A homeless man warms himself by a fire.
Each year, more than 3 million people experience homelessness, including 1.3 million children.
And according to national studies, even more Americans are at risk of homelessness. Millions of low-income American households pay more that 50 percent of their income on rent when estimates say the figure should be no more than 30 percent.
A missed paycheck, a health emergency, or an unpaid bill creates a crisis, pushing them out of their homes and in to homelessness.
Beginning in the early 1980s, the number of homeless Americans grew dramatically. The face of homelessness became diverse. It came to include mothers and fathers, sons and daughters, and racial and ethnic minorities.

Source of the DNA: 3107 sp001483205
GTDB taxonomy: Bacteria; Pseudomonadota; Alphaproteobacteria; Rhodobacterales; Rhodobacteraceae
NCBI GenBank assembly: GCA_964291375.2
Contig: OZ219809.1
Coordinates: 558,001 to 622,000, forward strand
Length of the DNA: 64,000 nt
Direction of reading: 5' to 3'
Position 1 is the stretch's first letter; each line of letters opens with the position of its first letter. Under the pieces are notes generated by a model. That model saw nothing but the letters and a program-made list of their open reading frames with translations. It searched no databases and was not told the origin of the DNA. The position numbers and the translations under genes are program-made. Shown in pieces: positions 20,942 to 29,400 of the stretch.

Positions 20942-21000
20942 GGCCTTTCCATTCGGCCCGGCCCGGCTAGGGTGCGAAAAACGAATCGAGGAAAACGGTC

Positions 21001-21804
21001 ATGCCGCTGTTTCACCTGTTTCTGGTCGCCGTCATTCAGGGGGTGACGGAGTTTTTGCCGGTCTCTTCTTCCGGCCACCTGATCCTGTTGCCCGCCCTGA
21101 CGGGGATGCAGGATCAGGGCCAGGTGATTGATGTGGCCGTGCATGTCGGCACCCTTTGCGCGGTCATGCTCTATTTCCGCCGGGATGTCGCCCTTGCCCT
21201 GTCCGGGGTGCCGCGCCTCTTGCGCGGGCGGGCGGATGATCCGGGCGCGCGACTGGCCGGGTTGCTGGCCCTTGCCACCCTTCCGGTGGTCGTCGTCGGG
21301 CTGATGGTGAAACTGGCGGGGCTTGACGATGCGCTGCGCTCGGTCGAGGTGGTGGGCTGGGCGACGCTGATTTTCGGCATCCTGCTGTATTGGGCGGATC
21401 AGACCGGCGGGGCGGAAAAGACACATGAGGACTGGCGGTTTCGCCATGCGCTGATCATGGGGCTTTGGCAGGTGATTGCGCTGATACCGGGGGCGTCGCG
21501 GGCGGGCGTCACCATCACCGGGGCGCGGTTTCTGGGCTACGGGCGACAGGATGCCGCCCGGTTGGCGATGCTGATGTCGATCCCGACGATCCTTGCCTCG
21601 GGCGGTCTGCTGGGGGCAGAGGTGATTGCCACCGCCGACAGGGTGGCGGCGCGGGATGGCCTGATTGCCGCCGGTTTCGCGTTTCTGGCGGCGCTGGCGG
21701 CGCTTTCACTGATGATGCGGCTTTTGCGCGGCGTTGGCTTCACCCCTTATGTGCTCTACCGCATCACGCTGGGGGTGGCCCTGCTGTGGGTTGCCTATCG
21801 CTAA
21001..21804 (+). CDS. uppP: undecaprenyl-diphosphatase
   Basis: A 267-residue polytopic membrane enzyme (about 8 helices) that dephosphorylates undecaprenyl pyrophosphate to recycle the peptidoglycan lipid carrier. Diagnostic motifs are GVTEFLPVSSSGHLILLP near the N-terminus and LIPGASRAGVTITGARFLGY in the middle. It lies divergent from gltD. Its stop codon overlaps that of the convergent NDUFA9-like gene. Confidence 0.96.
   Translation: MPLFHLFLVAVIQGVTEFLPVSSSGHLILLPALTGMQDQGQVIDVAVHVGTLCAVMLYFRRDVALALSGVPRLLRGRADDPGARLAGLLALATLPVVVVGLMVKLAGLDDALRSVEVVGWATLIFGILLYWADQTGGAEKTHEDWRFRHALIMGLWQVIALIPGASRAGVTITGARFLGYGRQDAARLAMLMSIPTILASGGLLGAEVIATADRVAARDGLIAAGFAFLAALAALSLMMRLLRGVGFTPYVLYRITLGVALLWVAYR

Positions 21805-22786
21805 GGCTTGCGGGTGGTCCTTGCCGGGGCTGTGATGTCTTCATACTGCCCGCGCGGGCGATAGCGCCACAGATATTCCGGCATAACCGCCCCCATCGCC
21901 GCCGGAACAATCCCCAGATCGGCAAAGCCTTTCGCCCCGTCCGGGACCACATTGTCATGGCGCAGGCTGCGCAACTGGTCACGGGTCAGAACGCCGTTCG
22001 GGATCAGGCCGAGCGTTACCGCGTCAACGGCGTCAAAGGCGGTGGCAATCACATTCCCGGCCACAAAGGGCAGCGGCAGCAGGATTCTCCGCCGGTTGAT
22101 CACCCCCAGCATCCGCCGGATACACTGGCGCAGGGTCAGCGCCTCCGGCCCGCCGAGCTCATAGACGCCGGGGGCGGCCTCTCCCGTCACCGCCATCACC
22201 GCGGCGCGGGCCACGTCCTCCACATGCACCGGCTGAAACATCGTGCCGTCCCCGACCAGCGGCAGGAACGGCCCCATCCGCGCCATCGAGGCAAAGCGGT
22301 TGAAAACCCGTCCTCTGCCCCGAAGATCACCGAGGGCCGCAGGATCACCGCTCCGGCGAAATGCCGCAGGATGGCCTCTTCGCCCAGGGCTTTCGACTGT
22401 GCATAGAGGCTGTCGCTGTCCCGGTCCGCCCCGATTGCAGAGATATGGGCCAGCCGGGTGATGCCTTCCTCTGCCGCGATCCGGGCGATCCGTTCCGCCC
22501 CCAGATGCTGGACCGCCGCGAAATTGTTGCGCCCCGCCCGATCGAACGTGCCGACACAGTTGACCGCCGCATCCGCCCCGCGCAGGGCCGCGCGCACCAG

One-third of the homeless population is made up of families.
To end homelessness, new policies must be implemented to address its fundamental causes:
Lack of Affordable Housing
Almost half of the homeless population works, but does not earn enough to pay for housing.
Incomes for the poorest Americans have not kept pace with rising housing costs. Millions of workers are shut out of the private housing market.
- Slashed Services and Government Assistance
As earned income for the poor is decreasing, assistance programs have been severely cut.
Opinion polls show that the majority of Americans support solutions to end homelessness. But, to achieve this goal, vigorous advocacy is needed.